For a month I’ve been studying English. Everything I knew, had to be checked again, and I had to learn that which I didn’t know. I have to admit that it was quite refreshing learning languages and suddenly, I found myself being able to sit for hours at desk solving tests and learning grammar. Whenever i had free time, I went out for a coffee and read a book in English, or Serbian (my native language). In other words, my whole world was about languages and for the first time in two years I was happy. I knew that the day when I talked to my parents about that will come soon, but I always pushed it away from my mind, knowing that the outcome won’t be good.
Three days before the D-day, I went home. It was time to talk to my parents and tell them about my decision. I won’t tel you here how the conversation went, because it is not relevant for someone who is not a close relative, but I will tell you that, at the end, they had no choice but to accept my decision and help me do whatever I want.
I felt a little guilty, because I know that I was supposed to give 200% of me into this. But, I didn’t. I could have done so much more. But I didn’t. What I did do is something different. I detached myself from any emotion regarding my professions. I thought about everything with cool head and an diplomatic approach. I didn’t smile, I didn’t cry. I didn’t show any emotion. I had a goal and I was determined to reach it.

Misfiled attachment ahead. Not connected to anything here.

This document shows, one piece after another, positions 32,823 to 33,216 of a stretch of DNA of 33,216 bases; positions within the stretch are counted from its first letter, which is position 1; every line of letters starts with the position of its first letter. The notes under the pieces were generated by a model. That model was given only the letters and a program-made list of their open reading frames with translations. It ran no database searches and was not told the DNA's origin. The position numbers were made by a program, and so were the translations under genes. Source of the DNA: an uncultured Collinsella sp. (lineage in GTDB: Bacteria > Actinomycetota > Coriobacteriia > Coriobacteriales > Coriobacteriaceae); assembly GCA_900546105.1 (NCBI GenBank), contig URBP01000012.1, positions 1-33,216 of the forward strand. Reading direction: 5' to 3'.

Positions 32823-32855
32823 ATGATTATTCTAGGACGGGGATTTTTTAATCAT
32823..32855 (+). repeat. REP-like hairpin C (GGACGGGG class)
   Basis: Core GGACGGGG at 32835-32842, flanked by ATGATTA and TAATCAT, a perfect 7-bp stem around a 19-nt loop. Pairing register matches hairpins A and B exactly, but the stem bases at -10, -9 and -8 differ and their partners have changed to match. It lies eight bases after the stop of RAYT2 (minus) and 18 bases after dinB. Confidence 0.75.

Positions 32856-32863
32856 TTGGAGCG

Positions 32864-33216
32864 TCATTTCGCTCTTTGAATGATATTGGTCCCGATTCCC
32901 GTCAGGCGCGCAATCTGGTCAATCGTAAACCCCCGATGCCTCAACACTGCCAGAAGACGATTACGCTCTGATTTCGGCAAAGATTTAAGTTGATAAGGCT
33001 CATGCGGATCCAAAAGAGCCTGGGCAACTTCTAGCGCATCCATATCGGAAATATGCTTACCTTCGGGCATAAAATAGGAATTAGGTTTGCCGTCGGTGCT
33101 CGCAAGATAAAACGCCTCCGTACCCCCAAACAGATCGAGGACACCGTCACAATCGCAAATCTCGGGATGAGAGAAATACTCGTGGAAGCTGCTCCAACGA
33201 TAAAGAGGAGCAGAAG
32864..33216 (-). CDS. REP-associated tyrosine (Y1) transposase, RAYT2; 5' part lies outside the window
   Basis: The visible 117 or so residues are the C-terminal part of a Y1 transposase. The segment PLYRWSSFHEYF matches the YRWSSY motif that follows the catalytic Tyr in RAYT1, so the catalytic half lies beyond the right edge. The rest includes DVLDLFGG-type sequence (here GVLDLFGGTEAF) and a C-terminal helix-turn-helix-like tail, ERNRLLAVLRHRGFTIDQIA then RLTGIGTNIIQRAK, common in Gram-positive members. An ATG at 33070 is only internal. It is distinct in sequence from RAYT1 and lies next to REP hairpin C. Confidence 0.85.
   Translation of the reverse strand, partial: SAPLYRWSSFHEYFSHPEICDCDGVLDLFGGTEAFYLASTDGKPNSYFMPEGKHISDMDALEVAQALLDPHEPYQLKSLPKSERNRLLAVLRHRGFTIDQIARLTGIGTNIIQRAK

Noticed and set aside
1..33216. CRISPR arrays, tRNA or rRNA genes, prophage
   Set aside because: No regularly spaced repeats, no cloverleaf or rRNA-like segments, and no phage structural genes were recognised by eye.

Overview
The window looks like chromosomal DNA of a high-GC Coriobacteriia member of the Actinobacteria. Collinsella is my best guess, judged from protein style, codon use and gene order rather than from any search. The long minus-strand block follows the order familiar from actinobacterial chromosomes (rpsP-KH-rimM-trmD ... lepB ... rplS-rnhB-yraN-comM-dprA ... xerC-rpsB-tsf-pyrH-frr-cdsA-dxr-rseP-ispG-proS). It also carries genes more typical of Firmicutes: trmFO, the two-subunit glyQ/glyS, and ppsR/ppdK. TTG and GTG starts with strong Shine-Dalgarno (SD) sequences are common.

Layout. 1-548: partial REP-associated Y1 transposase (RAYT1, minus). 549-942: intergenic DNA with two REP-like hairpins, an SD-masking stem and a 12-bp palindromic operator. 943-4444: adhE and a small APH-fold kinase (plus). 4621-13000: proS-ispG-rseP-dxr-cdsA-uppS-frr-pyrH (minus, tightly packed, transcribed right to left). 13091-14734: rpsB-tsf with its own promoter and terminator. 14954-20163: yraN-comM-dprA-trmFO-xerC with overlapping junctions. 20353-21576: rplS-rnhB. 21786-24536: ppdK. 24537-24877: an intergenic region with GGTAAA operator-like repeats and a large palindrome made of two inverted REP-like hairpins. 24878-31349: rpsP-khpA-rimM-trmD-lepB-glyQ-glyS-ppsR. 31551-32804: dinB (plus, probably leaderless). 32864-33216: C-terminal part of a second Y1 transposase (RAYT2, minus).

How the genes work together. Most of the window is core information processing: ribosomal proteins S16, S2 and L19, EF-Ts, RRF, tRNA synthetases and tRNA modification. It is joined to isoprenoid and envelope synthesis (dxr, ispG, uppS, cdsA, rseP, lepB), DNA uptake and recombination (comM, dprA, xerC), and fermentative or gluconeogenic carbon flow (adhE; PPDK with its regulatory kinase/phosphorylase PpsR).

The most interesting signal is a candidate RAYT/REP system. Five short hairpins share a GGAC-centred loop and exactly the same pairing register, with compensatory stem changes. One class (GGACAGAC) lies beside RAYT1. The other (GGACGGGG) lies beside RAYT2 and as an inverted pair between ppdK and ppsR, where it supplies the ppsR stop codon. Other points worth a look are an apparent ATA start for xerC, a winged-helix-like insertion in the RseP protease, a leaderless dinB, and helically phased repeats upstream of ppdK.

At the day before entrance exam, I was just like any other day. Surfing on the internet, drinking coffee, laughing with friends, watching movies… People didn’t know I had an exam tomorrow because I didn’t act like I had the most critical moment in my life next day. I felt proud because of that. Years of public appearance while I was playing violin paid of. Of course, this gave me the edge upon other students, because they were almost shaking out of fear at the entrance exam.
My combination of endurance (I had to play violin for hours without stopping. What is 4 hours of an exam?), calm state (I don’t get nervous under the pressure), knowledge (I do know English, you know?) and experience (my second entrance exam in my life) was something that helped me success. The moment I walked out of the classroom in which the exam took place, I was aware of the position I am in.
I just laughed and thought: “This ought to be fun.”
Later that day I was in train for Novi Sad, going to the Faculty of Philosophy there in order to do another exam and be accepted into that school.